THE GAS MASK
Garrett Augustus Morgan was a practical man who wanted to improve the lives of the American people. He was an extraordinary businessman as well as an inventor who created things that made the lives of many people safer and more convenient. Garrett Morgan was born on March 4th, Paris, Kentucky in 1877, and died in 1963. His invention of the Gas Mask was used by American soldiers during World War I (1914-18) and by fire departments around the country.
The value of Garrett Morgan’s “gas inhalator” was first acknowledged during a successful rescue operation of several men trapped by a tunnel explosion in the Cleveland waterworks some 200 feet below the surface of Lake Erie. During the emergency, Morgan, his brother, and two other volunteers-all wearing inhalators-were the only men able to descend into the smoky, gas-filled tunnel, and save several workers from asphyxiation.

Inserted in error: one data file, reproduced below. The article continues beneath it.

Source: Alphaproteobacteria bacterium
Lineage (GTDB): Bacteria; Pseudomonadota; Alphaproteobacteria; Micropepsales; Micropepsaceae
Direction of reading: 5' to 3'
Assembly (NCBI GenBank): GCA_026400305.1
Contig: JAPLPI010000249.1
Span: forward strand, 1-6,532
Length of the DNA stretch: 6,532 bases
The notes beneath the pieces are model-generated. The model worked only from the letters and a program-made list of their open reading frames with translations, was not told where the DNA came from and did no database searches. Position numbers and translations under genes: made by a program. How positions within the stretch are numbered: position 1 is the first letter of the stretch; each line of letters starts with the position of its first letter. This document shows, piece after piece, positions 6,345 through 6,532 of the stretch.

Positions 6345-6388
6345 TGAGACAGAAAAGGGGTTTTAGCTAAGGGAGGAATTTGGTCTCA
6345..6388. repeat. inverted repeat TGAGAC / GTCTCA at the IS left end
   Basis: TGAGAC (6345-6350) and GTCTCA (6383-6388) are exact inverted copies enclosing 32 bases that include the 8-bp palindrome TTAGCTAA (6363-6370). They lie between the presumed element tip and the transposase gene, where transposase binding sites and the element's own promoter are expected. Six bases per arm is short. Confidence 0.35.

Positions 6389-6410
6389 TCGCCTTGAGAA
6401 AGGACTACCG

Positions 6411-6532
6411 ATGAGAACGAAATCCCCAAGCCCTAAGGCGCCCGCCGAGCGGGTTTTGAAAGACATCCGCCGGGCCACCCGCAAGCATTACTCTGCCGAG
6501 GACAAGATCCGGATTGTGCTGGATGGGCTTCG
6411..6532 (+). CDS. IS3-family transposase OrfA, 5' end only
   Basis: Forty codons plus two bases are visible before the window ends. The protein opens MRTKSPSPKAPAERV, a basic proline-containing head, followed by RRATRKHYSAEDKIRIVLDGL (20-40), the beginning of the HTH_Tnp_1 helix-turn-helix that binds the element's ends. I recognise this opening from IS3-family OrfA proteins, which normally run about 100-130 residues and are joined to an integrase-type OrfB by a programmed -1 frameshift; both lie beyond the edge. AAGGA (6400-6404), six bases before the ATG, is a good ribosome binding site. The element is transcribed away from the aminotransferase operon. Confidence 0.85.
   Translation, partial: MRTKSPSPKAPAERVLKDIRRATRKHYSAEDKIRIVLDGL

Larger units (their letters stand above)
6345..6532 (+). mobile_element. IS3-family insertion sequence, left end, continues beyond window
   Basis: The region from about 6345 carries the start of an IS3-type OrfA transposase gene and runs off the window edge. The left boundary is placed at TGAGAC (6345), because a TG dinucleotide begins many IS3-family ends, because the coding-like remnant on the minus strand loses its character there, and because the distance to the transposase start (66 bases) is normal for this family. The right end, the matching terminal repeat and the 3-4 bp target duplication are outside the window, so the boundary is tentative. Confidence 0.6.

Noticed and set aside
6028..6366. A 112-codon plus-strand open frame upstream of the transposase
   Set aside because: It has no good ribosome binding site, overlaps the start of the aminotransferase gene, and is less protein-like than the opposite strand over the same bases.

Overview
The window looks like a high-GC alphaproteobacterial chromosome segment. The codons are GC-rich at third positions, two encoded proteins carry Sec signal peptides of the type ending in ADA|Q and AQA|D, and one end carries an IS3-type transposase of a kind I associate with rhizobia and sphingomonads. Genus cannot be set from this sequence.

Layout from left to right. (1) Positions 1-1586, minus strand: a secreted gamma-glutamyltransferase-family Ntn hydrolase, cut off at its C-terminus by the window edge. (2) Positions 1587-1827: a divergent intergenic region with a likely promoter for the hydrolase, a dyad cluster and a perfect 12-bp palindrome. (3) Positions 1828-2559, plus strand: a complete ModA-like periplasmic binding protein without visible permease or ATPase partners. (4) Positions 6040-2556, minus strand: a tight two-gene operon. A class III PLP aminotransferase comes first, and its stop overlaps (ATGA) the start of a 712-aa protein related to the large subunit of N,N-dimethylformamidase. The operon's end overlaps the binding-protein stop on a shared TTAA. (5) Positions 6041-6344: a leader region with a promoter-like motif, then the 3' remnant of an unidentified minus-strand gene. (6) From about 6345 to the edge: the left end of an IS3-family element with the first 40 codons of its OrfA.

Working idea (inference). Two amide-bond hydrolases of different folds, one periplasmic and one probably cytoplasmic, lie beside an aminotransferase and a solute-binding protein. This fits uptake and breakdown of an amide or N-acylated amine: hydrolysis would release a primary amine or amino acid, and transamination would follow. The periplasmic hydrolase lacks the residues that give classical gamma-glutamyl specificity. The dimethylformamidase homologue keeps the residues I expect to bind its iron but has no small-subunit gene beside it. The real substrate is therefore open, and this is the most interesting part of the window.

Orders for the Morgan inhalator soon began to pour into Cleveland from fire companies all over the nation but, as soon as Morgan’s racial identity became known, may of them were canceled. In the south, it was necessary for Morgan to utilize the services of a white man to demonstrate his invention. During World War I the Morgan inhalator was transformed into a gas mask used by combat troops.
In 1912, Morgan received a patent on a Safety Hood and Smoke Protector. Two years later, a refined model of this early gas mask won a gold medal at the International Exposition of Sanitation and Safety, and another gold medal from the International Association of Fire Chiefs.